It’s a snowy day, and Jo decides to go out and dig paths in the snow. The Marches’ house – a small, brown, shabby dwelling bare of its summer greenery – is separated by a low hedge from Mr. Laurence’s large stone mansion.. She spies Laurie sitting near one of the windows on the second floor. “Poor boy! All alone and sick on this dismal day,” Jo thinks. She throws a snowball at the window, grabbing Laurie’s attention. Laurie admits that he’s been sick with a cold, and he invites Jo to come over.
The March family’s poverty is embodied in their house, and is juxtaposed with Mr. Laurence’s comparatively grand and stately mansion (an embodiment of his wealth and stability). The giant house, however, acts as a kind of luxurious prison for the sickly Laurie, who is trapped in a world where he cannot experience familial love.
Jo arrives soon after with an armful of offerings for Laurie: a plate of blanc mange (a kind of custard) from Meg and kittens from Beth. Jo straightens up Laurie’s quarters, and offers to read out loud to Laurie. Laurie begs her to talk to him, and Jo tells him about her family. Laurie reveals that he sometimes spies on the March family, but Jo sees that he only does this because he is orphaned (his parents died when he was young, which is why he now lives with his grandfather) and feels lonesome.
Jo’s generosity is both Christian and womanly. It turns out that Laurie’s quarters need “a woman’s touch,” given that she feels it necessary to tidy things up a bit. Laurie reveals that he longs for the familial love present in the March household.
Laurie steps out momentarily to see his doctor, and while he’s gone Mr. Laurence slips in and surprises Jo. Jo pluckily tells him that she feels Laurie needs to spend more time around kids his own age. Mr. Laurence invites Jo to tea. As he watches Jo and Laurie chatter, Mr. Laurence realizes that there may be some truth to what Jo has told him.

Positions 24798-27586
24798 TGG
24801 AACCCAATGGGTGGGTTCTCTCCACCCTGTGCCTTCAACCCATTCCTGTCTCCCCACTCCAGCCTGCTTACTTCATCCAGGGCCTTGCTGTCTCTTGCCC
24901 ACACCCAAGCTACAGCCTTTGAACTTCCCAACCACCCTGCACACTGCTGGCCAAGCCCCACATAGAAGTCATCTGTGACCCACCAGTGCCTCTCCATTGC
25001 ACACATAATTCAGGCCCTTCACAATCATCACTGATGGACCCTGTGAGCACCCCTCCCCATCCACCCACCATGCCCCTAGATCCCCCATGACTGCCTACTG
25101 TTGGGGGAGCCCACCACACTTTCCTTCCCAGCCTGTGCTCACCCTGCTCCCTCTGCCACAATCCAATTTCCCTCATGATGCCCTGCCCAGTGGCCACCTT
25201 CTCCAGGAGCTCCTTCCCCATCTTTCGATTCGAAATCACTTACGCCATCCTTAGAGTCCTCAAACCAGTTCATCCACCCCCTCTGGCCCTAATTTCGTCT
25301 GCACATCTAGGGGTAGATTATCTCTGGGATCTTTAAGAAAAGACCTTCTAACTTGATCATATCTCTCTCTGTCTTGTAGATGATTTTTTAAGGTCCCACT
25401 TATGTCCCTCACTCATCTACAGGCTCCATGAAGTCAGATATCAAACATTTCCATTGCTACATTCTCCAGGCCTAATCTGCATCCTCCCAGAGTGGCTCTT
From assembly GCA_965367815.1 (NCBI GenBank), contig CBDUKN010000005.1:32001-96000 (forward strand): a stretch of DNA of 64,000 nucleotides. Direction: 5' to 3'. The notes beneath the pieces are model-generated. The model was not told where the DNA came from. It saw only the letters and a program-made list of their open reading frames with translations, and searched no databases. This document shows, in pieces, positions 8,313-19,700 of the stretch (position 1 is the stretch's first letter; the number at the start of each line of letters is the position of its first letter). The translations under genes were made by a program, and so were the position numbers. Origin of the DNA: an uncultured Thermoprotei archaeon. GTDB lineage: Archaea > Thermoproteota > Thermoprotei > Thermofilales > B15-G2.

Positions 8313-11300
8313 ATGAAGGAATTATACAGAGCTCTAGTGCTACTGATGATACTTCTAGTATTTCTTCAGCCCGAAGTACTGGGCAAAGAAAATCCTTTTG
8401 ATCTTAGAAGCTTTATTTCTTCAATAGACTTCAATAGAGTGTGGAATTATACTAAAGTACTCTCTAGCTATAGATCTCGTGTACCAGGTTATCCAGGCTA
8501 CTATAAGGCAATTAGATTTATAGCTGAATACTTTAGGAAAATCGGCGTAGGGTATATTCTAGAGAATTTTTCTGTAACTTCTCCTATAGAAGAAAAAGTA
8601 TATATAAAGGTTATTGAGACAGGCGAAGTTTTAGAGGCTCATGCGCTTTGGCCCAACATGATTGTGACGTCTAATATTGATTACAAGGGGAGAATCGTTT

The necessity of familial love – and possibly that of motherly or womanly love as well – is emphasized here. Mr. Laurence might be rich, but riches cannot replace the love of a family. Being a good Christian man, Mr. Laurence sees the merit in Jo’s words.
Jo reveals that Laurie said he’d been grateful for the “medicine” Mrs. March had sent over, and Meg remarks that Laurie was paying Jo a compliment. Jo is flustered, and chides Meg for being sentimental when all she wants to do is befriend Laurie. Mrs. March gives Jo permission to invite Laurie over to their house, and she reminds Meg “that children should be children as long as they can.” Beth reflects on Pilgrim’s Progress, and how they may reach the Palace Beautiful if they are all very good.
Meg is far more savvy to affairs of the heart than Jo is, and is keen on the thought that Laurie might have been flirting with Jo. Jo is still innocent in the realm of romantic love, hence her bashfulness. Mrs. March’s comment on childhood is very much of her time; the modern notion of childhood was essentially invented in the nineteenth century. Beth continues to be the voice of virtue among the March girls.